A reduction in Italy's planned public deficit from 2.4 to 2.2 percent, as some top government officials have suggested, would still not be enough for the country to escape EU sanctions, European Commission Vice President Valdis Dombrovskis said today.
Brussels officially rejected Italy's big-spending budget on November 21, 2018, clearing the way for unprecedented sanctions and deepening a bitter row with Rome's populist government.
The new Italian budget aims to scrap EU-pushed cost-cutting measures agreed by the previous government and instead promises more public spending, including a basic monthly income for the unemployed and a pension boost.
The so-called 'people's budget' planned for a deficit of 2.4 percent, considerably higher than the 0.8 percent the previous centre-right government had planned for.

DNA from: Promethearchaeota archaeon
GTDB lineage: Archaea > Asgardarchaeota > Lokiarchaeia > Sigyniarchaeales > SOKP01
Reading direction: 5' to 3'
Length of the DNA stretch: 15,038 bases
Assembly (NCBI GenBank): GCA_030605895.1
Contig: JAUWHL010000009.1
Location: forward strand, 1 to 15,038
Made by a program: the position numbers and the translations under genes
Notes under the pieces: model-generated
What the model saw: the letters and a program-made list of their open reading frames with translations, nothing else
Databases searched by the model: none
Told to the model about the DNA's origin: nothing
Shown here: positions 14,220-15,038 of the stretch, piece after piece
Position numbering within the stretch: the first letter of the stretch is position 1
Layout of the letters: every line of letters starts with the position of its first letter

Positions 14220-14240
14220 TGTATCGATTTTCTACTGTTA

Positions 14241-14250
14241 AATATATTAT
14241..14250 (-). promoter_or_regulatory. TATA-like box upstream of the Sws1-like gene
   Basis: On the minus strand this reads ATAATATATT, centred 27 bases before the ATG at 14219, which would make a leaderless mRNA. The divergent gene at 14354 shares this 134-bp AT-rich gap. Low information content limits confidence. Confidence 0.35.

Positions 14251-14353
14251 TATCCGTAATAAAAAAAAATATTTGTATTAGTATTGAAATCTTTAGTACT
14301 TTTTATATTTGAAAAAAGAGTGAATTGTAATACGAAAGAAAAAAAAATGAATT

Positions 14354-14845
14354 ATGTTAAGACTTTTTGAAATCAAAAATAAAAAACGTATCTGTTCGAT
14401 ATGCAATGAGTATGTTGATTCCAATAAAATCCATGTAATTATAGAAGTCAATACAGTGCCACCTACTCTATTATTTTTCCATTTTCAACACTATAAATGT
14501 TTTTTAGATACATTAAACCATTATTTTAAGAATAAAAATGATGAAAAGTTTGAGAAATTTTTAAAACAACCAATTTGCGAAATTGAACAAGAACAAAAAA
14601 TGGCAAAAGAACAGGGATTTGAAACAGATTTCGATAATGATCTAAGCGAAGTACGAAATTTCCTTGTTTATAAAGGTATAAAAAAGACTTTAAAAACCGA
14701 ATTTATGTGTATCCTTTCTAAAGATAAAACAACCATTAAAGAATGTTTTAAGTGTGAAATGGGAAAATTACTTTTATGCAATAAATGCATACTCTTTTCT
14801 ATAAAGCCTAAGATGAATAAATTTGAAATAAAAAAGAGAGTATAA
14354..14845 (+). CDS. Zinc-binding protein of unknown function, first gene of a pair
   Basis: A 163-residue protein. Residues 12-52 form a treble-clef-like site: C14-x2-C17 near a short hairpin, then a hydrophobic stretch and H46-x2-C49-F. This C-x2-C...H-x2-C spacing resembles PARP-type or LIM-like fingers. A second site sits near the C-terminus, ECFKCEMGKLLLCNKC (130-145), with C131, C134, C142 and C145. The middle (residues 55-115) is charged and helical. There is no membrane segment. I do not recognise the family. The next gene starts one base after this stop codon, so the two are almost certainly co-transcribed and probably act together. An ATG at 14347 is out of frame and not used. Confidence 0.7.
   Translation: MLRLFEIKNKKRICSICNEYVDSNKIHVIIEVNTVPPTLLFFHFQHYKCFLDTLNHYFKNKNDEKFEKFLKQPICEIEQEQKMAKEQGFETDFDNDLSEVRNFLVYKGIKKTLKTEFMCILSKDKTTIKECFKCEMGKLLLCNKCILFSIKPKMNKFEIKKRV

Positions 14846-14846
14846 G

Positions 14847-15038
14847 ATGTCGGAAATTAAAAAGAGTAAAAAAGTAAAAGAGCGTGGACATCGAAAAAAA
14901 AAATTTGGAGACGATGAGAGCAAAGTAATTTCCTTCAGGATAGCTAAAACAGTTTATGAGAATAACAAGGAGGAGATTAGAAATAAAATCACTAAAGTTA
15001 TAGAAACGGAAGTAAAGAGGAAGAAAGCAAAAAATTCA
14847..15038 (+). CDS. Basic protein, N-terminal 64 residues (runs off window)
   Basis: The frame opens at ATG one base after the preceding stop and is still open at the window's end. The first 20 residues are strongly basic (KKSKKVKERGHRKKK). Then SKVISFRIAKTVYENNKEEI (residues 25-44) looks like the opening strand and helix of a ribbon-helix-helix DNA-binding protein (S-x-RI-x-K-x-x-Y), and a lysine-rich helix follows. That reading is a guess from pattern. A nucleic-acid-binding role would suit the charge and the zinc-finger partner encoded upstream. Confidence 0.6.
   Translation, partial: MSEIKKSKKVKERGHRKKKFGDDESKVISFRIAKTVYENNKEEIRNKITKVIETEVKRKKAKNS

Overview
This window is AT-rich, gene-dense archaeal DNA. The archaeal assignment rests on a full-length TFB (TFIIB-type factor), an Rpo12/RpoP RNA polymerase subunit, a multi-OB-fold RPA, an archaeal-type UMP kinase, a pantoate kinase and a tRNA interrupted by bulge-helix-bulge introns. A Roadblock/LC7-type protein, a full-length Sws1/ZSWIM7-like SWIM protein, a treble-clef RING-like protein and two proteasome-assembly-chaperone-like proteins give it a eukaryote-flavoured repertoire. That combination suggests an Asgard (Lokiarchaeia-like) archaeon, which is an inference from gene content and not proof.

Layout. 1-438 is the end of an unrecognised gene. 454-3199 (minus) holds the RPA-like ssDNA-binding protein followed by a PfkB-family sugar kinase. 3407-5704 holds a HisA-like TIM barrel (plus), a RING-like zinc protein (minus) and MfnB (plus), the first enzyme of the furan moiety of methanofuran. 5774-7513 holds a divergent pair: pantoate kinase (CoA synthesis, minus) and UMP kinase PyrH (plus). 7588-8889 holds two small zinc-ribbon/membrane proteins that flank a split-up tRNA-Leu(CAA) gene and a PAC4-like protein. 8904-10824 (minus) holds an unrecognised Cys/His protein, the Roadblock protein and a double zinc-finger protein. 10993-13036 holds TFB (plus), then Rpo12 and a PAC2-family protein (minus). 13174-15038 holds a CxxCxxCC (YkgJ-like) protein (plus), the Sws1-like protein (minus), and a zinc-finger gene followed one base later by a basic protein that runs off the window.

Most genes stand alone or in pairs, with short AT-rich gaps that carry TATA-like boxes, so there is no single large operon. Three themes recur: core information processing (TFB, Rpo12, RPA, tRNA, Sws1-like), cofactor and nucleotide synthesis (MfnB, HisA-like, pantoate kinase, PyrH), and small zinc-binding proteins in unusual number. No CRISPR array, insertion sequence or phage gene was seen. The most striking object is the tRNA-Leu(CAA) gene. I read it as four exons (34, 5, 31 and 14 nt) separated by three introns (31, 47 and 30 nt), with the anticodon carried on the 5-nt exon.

The Italian government had initially said it would not move on the planned budget.
If an agreement is not reached, Italy could find itself the target of a so-called excessive deficit procedure.
Brussels has warned Italy that a refusal to review its plans could activate the procedure, a complicated process that could lead to fines and possibly provoke a strong, adverse market reaction.
In an interview with the La Stampa newspaper, Dombrovskis said that since the deficit of 2.4 percent of GDP in the Italian budget was considerably wide of Rome's EU obligations, a substantial change is needed.
In recent days Italian officials have indicated they are open to a possible compromise in which the deficit is trimmed down.
“If, during the negotiating process, the deficit has to be reduced a bit, that's not a big deal,” deputy prime minister Luigi Di Maio told Radio Radicale on Monday.
Meanwhile, League head Matteo Salvini, co-deputy prime minister, said on Sunday that “no-one is attached to that (deficit number). If there's a budget that boosts the country's growth it can be 2.2 percent or 2.6 percent. The decimal point is not the point”.
But when asked whether a reduction of 0.2 percentage points would be enough to reach a compromise, Dombrovskis told La Stampa that it seemed “insufficient.”